In 2022, the United Auto Workers will hold their first direct elections for top leadership after years of corruption and concessions, in advance of negotiations with the Big Three automakers in 2023. The Teamsters will inaugurate new reform leadership and launch their contract campaign at UPS, the largest private-sector union contract in the country. And UFCW members on the West Coast will begin a coordinated contract campaign covering 100,000 grocery workers.

Hear from leaders from each of these fights on how union members are fighting back across the country, and learn more about the next potential flashpoints in the U.S. labor movement.

U.S. Labor on the Move: The Fights Ahead in 2022
Co-sponsored by Labor Notes and Haymarket Books
Wednesday, January 19
7:00 PM Eastern (6 PM CT, 5 PM MT, 4 PM PT)

Confirmed panelists include:

  • Dave Bernt, UPS Teamster, Local 705; Co-chair, Teamsters for a Democratic Union
  • Michael Cannon, UAW; Steering Committee, Unite All Workers for Democracy
  • Kyong Barry, Albertson's grocery worker; Executive Board member, UFCW Local 21
  • Moderator: Jonah Furman, Labor Notes

Organizations listed for identification purposes only.

REGISTER HERE

This event is free, but registration is required and donations are welcome. To make a donation larger than $20 or to become a Labor Notes monthly donor, visit labornotes.org/donate.

Your support helps Labor Notes offer more events like this one and continue our coverage of efforts to put the movement back in the labor movement.

Questions? Contact jonah@labornotes.org.

Labor Notes
7435 Michigan Ave
Detroit, MI 48210

Honoring Anne and Carl Braden and their stand against white supremacy. - January 24

January 24th, 9pm ET, 8pm CT, 7pm MT, and 6pm PT

We are honoring Anne and Carl Braden,  lifetime fighters for racial and social justice.  In the 1950's, in the height if the cold war, Anne and Carl Braden bought a house for a Black family in a white neighborhood. This is just one example from two lifetimes of fighting for equality and against white supremacy.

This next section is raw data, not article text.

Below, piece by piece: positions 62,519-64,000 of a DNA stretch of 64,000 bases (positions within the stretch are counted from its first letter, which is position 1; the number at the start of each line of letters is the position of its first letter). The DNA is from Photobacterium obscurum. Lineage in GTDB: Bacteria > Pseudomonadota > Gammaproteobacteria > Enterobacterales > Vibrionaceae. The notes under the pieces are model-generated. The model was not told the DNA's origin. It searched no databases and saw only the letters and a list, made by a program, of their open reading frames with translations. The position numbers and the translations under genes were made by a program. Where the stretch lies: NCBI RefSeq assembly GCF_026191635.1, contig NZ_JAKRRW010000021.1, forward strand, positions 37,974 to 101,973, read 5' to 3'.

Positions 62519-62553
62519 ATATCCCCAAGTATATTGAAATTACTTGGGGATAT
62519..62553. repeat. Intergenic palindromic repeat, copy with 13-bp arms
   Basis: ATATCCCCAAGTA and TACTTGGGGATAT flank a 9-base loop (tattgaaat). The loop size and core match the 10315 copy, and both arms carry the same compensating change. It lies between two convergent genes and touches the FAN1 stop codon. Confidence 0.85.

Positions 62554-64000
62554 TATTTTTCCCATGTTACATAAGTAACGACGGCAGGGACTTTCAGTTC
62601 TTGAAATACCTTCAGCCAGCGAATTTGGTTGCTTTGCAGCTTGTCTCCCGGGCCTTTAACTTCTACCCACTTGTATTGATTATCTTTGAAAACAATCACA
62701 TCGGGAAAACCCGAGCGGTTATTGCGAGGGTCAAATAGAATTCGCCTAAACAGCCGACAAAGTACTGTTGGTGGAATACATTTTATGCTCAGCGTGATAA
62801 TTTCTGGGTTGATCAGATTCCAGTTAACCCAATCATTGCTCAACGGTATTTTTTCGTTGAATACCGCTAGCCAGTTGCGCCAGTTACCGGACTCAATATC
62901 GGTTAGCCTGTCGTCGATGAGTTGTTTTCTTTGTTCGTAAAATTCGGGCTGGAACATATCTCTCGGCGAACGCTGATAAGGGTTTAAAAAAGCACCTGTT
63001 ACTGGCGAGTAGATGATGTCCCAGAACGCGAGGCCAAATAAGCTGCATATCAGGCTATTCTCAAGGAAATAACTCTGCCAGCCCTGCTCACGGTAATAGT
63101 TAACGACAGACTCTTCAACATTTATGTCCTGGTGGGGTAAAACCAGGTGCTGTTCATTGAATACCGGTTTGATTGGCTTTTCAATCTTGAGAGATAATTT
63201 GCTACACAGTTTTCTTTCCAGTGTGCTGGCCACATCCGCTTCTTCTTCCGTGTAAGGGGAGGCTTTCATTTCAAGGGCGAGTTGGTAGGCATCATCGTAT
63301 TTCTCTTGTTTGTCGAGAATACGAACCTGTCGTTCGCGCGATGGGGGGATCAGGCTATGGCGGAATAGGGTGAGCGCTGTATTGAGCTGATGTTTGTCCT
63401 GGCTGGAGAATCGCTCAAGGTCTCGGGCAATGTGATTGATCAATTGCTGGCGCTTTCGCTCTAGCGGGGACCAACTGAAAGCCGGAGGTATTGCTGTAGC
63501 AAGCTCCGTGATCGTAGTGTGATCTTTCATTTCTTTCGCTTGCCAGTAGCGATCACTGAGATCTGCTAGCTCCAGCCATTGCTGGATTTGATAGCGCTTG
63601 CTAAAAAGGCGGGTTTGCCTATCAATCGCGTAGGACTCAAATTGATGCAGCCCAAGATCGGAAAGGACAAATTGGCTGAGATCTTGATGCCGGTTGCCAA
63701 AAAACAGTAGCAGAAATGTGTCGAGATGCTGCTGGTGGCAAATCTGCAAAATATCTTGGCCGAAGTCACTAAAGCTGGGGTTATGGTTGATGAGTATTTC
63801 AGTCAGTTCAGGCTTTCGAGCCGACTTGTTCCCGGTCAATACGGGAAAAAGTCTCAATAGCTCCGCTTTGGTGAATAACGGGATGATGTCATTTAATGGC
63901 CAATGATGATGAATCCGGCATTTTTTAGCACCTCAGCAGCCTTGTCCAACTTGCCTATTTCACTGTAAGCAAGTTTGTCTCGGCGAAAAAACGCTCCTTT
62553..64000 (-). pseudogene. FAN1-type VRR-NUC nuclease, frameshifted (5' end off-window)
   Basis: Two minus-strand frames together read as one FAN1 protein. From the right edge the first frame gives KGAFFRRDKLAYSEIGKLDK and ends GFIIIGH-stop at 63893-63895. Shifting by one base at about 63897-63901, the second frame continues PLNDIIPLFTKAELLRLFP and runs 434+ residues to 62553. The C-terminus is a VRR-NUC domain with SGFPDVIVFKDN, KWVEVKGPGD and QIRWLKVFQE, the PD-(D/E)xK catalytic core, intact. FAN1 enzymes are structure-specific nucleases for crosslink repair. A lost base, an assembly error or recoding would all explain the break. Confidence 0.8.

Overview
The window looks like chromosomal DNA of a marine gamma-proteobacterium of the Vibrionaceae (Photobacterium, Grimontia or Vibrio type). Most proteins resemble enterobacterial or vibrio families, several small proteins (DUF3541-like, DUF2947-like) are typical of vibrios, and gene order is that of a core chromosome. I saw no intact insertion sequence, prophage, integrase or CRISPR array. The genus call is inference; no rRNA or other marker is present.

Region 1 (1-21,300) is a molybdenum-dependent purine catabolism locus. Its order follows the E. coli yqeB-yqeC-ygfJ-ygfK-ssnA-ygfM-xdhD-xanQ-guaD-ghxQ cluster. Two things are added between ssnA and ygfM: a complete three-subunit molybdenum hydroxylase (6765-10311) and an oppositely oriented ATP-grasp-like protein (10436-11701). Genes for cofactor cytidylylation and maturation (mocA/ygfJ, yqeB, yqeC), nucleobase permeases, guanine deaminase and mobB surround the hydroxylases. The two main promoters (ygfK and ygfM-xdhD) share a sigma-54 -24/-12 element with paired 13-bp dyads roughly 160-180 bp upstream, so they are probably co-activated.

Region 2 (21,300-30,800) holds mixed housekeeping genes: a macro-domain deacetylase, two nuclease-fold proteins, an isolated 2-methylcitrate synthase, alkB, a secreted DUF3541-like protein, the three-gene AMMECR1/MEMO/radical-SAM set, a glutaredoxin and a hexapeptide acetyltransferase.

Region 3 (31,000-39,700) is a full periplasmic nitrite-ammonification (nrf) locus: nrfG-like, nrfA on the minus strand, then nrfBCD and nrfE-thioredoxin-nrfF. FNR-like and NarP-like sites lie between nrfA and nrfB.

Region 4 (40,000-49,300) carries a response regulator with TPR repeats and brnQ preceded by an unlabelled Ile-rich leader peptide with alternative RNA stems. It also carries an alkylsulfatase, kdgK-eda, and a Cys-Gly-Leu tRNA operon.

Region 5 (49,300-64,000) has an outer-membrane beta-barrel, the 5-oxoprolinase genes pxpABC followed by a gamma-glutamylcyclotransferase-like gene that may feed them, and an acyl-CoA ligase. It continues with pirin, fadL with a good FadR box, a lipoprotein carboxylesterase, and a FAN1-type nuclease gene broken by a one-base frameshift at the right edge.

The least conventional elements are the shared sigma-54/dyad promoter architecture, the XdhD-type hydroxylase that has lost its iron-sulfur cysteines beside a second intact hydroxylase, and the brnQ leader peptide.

We will take this time to remember and learn from people who new them personally. . This fittingly happens on week after the Martin Luther King holiday and just preceding Black History Month. Please join us. (Zoom below)

Panelists:

Anne Lewis:  Anne comes out of a movement to make media that helps create opportunity for social change. She has made documentary films since the 1970¹s and was associate director and assistant camerawoman for HARLAN COUNTY, USA.  Other work includes: Fast Food Women, Morristown: in the air and sun, and A Strike and an Uprising in Texas. Anne partnered with Mimi Pickering and Appalshop to make Anne Braden: Southern Patriot. For more information about Anne go to www.annelewis.org

Catherine Fosl:  "I’m a historian and a professor of Women’s, Gender, and Sexuality Studies at the University of Louisville, where I was also founding director of the Anne Braden Institute for Social Justice Research.  I’m the author of three books on social movement history, including an award winning biography of Anne Braden entitled Subversive Southerner: Anne Braden and the Struggle for Racial Justice in the Cold War South (Univ. of Kentucky Press, 2006)."

Jim Williams:  a native Louisvillian, met Carl and Anne Braden in 1962.  He was soon writing for The Southern Patriot and working closely with Carl and Anne, who assisted the formation of the Southern Student Organizing Committee (SSOC). He frequently accompanied Carl on his organizing trips. “Anne never forgave me for leaving Louisville,” he says

Ira Grupper:  Civil Rights worker in 1960’s:  NYC, Georgia and Mississippi (SNCC—Student Nonviolent Coordinating Committee; COFO—Council of Federated Orgs.; MFDP—Mississippi Freedom Democratic Party).  His distinguished civil rights jail record in the 1960’s spans both sides of the Mason-Dixon Line. Moved to Louisville, Kentucky in 1969 to join the staff of SCEF, the Southern Conference Educational Fund (at the request of its Executive Directors, Carl and Anne Braden).

When the civil rights struggle engulfed the South, Anne Braden was one of the courageous few who crossed the color line to fight for racial justice.  Her history is a proud and fascinating one…Anne Braden is indeed a ‘subversive southerner’—a label she can wear with pride because she spent her life fighting to build a New South, where all our people could live together in freedom and equality.”
~ Rev. Jesse L. Jackson, Sr.

Join Zoom Meeting

Meeting ID: 875 2937 1906
Passcode: 529491